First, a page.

Estate planning is one of the most important things you can do for your family, your loved ones, and your own peace of mind. It’s not only about money, either. Planning your estate gives you the opportunity to dictate what will happen to any dependents you have if something should happen to you, for instance.
Despite its importance, people don’t like to think about their estate. It’s a difficult and sometimes stressful topic.
This leads people to avoid planning their estate altogether. 24% fewer people even have a will than in 2017. This is an alarming trend that could have major implications for the next generation.
Estate planning doesn’t have to be scary or stressful. We’ve put together some estate planning tips to help make the process as easy and as painless as possible for you and your loved ones.
1. Assemble An Estate Planning Team
Our estate planning tips begin with assembling the right team to work on your case. An estate involves numerous components and many moving parts and pieces. You’ll want to do some research and find the best legal representatives to work on each component.
An estate planning team should start with a financial advisor, for instance. You’ll also want to consult with a tax attorney to understand the latest laws and legalities around inheritance. Finally, there’s the estate planning attorney themselves.
It’s important to do your due diligence during this phase. It will set up the rest of your estate planning for success, making things smooth and stress-free.
2. Make Plans For Your House
Making plans for what will happen to your home in the event of your passing is one of the most crucial aspects of planning your estate. First of all, your house is probably your most significant asset. Its transfer also involves multiple legal areas, ranging from real estate to inheritance laws.
Secondly, it’s more important to specifically dictate what happens with your house in your will than you might think. It also needs to be stated specifically. If you don’t include the phrases “transfer on death” or “joint right of survivorship” on your deed, your next of kin won’t even be able to clean your house until the legalities have been settled.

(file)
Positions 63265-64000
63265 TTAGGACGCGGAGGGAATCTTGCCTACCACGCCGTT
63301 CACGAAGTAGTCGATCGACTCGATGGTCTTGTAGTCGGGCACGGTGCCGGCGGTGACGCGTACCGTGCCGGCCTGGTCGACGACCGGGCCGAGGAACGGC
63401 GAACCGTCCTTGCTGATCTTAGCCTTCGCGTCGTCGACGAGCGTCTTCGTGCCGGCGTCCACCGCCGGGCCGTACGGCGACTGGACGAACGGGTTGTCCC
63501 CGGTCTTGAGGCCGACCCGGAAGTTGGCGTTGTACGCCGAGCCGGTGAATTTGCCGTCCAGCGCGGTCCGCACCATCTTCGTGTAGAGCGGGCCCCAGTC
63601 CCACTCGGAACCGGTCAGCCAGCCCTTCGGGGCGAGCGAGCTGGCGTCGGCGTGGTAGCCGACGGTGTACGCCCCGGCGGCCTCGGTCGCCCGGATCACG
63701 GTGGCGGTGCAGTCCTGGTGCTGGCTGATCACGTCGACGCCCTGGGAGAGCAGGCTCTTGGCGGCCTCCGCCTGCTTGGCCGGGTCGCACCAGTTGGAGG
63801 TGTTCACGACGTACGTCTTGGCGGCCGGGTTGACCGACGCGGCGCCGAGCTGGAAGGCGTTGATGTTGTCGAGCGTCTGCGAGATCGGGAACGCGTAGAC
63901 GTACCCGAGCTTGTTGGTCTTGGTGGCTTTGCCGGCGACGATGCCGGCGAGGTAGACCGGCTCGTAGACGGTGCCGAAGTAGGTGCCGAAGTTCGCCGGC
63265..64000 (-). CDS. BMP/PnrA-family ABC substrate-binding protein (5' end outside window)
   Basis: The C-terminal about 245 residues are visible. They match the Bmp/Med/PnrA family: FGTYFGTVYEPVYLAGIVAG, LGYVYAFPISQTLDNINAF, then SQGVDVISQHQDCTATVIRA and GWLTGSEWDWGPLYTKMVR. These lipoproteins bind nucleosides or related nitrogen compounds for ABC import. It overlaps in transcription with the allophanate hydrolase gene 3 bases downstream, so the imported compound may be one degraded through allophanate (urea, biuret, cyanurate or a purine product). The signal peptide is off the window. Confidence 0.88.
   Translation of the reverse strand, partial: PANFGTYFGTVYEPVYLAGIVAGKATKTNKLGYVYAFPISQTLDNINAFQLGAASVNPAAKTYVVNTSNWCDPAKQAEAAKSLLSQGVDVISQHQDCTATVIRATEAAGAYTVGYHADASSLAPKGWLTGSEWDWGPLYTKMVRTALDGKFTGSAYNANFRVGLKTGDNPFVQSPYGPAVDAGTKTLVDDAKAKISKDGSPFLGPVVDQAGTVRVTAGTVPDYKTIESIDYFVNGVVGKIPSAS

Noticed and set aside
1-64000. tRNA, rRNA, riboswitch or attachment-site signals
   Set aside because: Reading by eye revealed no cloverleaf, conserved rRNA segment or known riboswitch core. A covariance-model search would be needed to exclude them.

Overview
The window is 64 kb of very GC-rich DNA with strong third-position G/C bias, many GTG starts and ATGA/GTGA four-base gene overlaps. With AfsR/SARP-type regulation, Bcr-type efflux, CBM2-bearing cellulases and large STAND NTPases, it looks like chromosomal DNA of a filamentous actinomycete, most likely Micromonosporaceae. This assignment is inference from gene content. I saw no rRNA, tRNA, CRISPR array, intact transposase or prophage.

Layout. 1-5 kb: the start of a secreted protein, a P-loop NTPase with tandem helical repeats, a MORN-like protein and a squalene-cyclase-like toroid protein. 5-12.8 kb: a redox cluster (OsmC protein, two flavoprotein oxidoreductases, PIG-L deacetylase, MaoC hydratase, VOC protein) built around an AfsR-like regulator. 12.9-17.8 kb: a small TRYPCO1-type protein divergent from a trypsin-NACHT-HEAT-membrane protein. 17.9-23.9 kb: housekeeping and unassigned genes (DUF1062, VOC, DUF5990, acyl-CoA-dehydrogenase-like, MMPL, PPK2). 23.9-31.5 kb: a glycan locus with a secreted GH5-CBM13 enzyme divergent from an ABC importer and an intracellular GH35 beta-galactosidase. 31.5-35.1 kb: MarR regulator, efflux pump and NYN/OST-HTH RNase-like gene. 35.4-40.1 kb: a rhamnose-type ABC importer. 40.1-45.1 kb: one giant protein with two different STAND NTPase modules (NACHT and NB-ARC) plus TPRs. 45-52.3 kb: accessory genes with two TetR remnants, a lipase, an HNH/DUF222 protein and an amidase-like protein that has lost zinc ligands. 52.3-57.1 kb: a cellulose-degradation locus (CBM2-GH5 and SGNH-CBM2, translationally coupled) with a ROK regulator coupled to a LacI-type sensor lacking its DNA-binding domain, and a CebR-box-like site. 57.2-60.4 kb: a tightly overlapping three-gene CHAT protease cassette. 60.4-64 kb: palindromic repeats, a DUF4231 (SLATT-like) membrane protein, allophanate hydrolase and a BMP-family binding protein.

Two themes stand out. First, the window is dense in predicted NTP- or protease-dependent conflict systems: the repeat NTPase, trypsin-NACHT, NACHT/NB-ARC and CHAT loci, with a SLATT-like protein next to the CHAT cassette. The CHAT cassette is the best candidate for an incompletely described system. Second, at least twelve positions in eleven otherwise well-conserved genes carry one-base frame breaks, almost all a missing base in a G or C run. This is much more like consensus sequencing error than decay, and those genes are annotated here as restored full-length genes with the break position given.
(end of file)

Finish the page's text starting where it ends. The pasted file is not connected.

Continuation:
3. Understand Probate
Probate court is what establishes the validity of your will. They also rule on any outside debts and the distribution of assets as well as any additional investments, business interests, or property of the deceased. The problem with this is that the rules around probate vary from state to state.
Running into complications around probate will unnecessarily delay the processing of your estate. Probate can also be expensive. On average, you can estimate that probate expenses will account for up to 5% of the overall estate.
If you were to leave behind a million dollar estate for your beneficiaries, that could run up to $50,000.
Probate can sometimes take several years to be resolved, as well. Finally, once an estate goes to probate court it becomes a matter of public document. That means that anyone can look through your personal records. These records can even give detailed information around all of your assets, outstanding debts, and your beneficiaries.
If your estate plan is based around a will, it could go to probate court. If you set up a living trust, your estate plan could be kept private. You’ll be able to appoint a trustee who will handle all of your debts and assets if you should somehow be incapacitated or pass away unexpectedly.
Some other considerations can throw an estate into confusion, as well. If your loved one happens to have passed away due to wrongful death, for instance, you should consult with legal experts like you’ll find at https://www.curcio-law.com/practice-areas/wrongful-death/.
4. Have A Backup Plan
Expect the unexpected sounds like a contradiction. It’s not, however. Absolutely anything can happen, at any time.
Once you’re gone, you won’t be able to adjust or adapt. You should prepare for as many contingencies as possible when you’re planning your estate. You just never know what could happen and you want to be ready for anything.
Most estate planners advocate for having multiple contingencies in place as part of your estate plan. These can even include for unlikely and possibly even outlandish circumstances. It can also mean creating backup plans for truly unfortunate circumstances that you’d rather not think about.
One such instance would be creating a contingency plan in the instance that your child beneficiary should happen to pass away before you. No parent wants to think of their child passing away but you need to be prepared for the worst-case scenarios. In this scenario, you should also name several backup trustess, as well, who can see to your estate once you’re gone.
It’s not enough to come up with these plans, either. You need to put them down in writing. You also need to be as specific as possible.
They don’t use the phrase ‘the letter of the law’ for nothing. In legalese, interpretation can sometimes come down to a single word.
Planning for your eventual demise is never fun or pleasant. It’s important, though. You need to make sure that your loved ones will be able to thrive once you’re gone. Estate planning gives you the opportunity to determine what will happen to your legacy.
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